Do you have a mobile phone? If so, do you know how much you paid for your handset or are you still paying for it?
Basically, there are two ways you can buy a mobile phone handset. You can either,
i) buy one separately and then pay for your calls/texts/data via a SIM-only tariff, or
ii) buy one from a mobile phone service provider as part of a fixed term contract on a monthly basis when the cost is combined or “bundled” with the tariff you pay for your calls/text/data.
You can either pay up to £700 or more for the latest smartphone (less for a lower specification or a used phone) or spread the cost of the handset over the length of a term contract. At the end of the contract you are free to start the process over again or to continue with your existing provider. Where customer choice is concerned, so far, so good.
A year ago, Citizens Advice highlighted a problem with this arrangement. Customers who opted to buy their phones by instalments – option ii) above – were being charged the same monthly payments after the cost of the phone had been covered.
In August 2017, Citizens Advice analysed over 700 different phone tariffs (which included handset costs) offered by the three largest providers in the UK. The analysis discovered that:
- more than 1 in 3 customers continued making the same monthly payments beyond their minimum contract period,
- on average these customers spent £22 (and in some cases up to £38) a month over six months they need not have spent.
In July of this year Citizens Advice commissioned an online survey of over 3,000 adults in Great Britain to find out whether the situation had changed. The latest survey revealed that companies which operate Britain’s biggest mobile phone networks still routinely charge customers for their handsets after they have been paid for. The research also found:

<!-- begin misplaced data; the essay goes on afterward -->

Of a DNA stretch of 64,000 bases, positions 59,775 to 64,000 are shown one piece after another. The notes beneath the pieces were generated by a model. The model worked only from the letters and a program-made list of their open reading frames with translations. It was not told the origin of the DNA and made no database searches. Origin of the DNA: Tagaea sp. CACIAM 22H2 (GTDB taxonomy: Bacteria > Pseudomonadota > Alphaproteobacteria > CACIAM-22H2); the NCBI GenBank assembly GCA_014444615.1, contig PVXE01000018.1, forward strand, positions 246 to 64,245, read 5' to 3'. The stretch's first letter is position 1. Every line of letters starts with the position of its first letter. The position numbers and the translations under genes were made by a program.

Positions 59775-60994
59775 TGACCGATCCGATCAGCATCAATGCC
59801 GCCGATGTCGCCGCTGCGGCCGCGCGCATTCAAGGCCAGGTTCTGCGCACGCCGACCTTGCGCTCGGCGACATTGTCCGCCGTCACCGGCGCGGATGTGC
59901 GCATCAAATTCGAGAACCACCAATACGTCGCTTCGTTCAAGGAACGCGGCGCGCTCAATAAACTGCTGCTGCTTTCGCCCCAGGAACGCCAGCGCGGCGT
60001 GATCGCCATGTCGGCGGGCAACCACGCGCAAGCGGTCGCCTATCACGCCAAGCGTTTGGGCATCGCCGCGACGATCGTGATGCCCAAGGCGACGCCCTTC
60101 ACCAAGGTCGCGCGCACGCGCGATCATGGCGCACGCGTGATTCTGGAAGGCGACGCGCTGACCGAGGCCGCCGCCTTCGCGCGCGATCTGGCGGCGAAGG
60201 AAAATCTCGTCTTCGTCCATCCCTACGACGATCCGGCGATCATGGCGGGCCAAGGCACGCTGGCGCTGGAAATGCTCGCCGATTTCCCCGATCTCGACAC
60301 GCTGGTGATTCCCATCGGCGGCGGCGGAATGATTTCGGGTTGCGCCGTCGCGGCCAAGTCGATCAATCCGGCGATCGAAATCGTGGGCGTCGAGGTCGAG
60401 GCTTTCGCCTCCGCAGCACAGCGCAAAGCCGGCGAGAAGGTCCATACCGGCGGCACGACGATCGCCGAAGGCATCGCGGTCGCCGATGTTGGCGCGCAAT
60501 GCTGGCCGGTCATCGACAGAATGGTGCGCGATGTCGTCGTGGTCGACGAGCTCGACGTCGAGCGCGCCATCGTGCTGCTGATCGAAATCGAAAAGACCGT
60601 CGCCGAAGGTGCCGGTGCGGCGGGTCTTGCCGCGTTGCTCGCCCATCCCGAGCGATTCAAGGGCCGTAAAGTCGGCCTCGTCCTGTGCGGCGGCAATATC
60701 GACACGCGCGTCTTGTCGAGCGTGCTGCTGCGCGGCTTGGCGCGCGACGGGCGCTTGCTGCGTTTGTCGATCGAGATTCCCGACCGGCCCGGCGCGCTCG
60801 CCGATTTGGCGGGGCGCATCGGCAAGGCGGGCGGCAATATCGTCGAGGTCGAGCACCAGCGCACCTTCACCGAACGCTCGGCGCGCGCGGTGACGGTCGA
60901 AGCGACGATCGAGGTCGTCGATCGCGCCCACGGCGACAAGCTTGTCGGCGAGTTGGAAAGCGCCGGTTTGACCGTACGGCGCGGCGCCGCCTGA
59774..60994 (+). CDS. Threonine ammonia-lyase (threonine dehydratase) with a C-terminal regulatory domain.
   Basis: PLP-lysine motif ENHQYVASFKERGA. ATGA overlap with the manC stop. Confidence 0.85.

- Bundled mobile contracts confuse consumers, with most (55%) assuming it is the cheaper option.
- Older people are twice as likely to be charged for a phone they already own, costing on average well over £250.
At last Ofcom, the government’s regulator has now completed its consultation on how to address this problem. Customers are often unaware they are being charged for handsets after their contracts have ended, even though they own the phone and only need to continue paying for calls, texts and data.
Citizens Advice is calling on those companies still taking money every month from customers who have already paid for their handsets to make the pricing of mobile services and phones more transparent by separating out the cost of mobile service and the phone – something that some providers do already. Bundled deals, without any information on the effective cost of the handset, are still the most common type of mobile contract and typically last 2 years.
There has been a lot of talk from government and the regulator and action is now required. Some companies have already stopped doing this and there is no reason why all providers should not follow suit. In the meantime, you may want to check your mobile phone bill to see if you can save money with a SIM-only contract or upgrade to a new phone.
If you feel you might have cause for complaint about how you have been charged for your mobile phone handset you can get advice from the Citizens Advice consumer help line on 03454 04 05 06.
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